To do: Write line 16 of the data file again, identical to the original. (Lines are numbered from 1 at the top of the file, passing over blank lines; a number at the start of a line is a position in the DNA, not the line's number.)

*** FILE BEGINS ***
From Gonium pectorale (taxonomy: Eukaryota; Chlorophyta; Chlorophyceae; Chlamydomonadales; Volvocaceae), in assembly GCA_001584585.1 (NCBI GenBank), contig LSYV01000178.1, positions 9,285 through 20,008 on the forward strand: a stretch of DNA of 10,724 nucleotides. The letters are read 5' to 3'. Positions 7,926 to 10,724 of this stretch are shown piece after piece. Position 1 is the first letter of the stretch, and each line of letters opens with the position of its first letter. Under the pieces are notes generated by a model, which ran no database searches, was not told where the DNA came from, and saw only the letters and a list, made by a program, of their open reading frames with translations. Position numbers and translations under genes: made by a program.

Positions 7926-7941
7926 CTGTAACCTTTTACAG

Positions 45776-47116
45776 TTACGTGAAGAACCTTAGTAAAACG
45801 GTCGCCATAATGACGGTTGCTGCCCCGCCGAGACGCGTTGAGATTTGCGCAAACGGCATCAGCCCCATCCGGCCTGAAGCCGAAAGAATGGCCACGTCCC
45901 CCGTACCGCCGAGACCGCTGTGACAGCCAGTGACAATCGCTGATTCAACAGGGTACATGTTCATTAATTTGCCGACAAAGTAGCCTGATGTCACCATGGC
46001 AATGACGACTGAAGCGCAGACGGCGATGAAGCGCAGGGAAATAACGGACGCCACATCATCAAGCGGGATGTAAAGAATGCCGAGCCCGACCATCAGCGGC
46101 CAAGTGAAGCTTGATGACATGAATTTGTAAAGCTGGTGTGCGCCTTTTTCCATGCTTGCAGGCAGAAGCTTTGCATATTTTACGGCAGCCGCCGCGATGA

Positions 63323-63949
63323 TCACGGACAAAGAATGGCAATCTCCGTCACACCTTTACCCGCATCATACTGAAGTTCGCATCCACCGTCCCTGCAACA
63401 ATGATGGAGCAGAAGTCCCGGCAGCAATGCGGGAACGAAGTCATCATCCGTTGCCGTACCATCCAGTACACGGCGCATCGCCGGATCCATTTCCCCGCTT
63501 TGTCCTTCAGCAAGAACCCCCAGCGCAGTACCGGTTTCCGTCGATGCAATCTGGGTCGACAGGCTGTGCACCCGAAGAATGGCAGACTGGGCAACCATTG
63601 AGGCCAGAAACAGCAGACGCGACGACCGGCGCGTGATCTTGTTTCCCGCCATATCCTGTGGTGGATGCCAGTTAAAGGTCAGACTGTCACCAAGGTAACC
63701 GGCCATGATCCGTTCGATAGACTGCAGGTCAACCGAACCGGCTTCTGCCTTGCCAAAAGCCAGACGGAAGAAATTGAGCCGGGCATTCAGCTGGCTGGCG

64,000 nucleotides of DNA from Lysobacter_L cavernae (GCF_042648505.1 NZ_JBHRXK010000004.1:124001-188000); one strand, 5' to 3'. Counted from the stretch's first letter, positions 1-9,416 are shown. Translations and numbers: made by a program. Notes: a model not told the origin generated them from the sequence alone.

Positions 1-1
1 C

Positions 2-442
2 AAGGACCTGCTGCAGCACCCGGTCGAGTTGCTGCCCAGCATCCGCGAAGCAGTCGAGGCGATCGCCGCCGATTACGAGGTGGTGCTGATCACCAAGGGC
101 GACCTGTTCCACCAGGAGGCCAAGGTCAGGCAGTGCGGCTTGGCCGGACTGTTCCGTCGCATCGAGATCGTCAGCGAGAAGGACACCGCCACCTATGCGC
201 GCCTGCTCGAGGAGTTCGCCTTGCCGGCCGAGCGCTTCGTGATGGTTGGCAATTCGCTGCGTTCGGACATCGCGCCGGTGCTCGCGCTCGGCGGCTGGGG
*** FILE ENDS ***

64,000 nucleotides of DNA from Lysobacter_L cavernae (GCF_042648505.1 NZ_JBHRXK010000004.1:124001-188000); one strand, 5' to 3'. Counted from the stretch's first letter, positions 1-9,416 are shown. Translations and numbers: made by a program. Notes: a model not told the origin generated them from the sequence alone.